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Evaluating the effect of nurse-initiated discussion of infection management during ICU bedside rounds
  1. Linda Dresser1,2,
  2. Madeleine S Stephen3,
  3. Mark McIntyre1,2,
  4. Linda Jorgoni1,
  5. Sarah C J Jorgensen1,4,
  6. Sandra Nelson5,
  7. Chaim Bell1,6,7,
  8. Andrew M Morris1,7
  1. 1Antimicrobial Stewardship Program, Sinai Health/University Health Network, Toronto, Ontario, Canada
  2. 2Leslie Dan Faculty of Pharmacy, University of Toronto, Toronto, Ontario, Canada
  3. 3Faculty of Medicine, University of Ottawa, Ottawa, Ontario, Canada
  4. 4Department of Pharmacy, Sinai Health, Toronto, Ontario, Canada
  5. 5Department of Pharmacy, Sunnybrook Health Sciences Centre, Toronto, Ontario, Canada
  6. 6Division of Internal Medicine, Sinai Health, Toronto, Ontario, Canada
  7. 7Department of Medicine, University of Toronto, Toronto, Ontario, Canada
  1. Correspondence to Dr Linda Dresser; Linda.dresser{at}

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Intensive care unit (ICU) antimicrobial stewardship (AMS) interventions generally do not include nurses although their role is increasingly recognised.1–4 Previous literature described inclusion of nurses and nurse-led AMS interventions outside of ICU daily bedside rounds.5 6 After using a structured quality improvement (QI) evaluation of the daily bedside rounding model of the ICU clinical team we hypothesised the addition of ‘infection’ as an entity in the ICU nurses’ structured daily report would improve interprofessional discussion of infection management.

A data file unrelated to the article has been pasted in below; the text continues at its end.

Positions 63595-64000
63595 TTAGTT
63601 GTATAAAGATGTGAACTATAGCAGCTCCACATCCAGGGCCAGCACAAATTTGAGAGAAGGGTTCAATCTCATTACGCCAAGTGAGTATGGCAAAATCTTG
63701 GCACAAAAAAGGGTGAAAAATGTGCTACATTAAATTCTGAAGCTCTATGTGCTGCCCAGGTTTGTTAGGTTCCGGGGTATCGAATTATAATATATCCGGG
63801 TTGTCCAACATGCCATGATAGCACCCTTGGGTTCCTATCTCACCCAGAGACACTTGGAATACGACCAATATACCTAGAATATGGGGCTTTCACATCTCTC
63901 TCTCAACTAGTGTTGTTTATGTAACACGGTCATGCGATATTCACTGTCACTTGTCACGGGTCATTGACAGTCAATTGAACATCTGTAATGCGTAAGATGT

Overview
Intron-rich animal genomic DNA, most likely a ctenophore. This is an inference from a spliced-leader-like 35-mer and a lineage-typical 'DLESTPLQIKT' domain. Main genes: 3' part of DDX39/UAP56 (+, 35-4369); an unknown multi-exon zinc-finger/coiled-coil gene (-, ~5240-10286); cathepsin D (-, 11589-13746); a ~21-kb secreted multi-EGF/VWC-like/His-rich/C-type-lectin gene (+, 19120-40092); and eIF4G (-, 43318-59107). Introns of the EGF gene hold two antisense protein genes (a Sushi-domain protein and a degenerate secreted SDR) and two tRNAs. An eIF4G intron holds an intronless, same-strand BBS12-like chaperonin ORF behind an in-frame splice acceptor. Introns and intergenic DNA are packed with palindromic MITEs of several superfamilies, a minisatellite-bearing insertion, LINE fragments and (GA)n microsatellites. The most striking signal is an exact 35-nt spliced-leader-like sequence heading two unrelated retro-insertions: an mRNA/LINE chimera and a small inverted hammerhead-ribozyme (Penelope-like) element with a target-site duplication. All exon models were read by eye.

Thirty-bed, tertiary-care, medical-surgical ICU at an academic centre with an established AMS programme.7


We used the QI improvement methodology of Plan, Do, Study, Act cycle to frame this project.

Phase 1: Plan: We identified process gaps in infection management occurring during ICU interprofessional rounds.

Workflow analysis identified that the nursing daily report provided unstructured information about infection status. Infection management discussions were limited to ICU pharmacists and physicians.

Focus groups found that nurses frequently did not know the indication for prescribed antimicrobials but perceived this knowledge to be important in providing safe and effective care.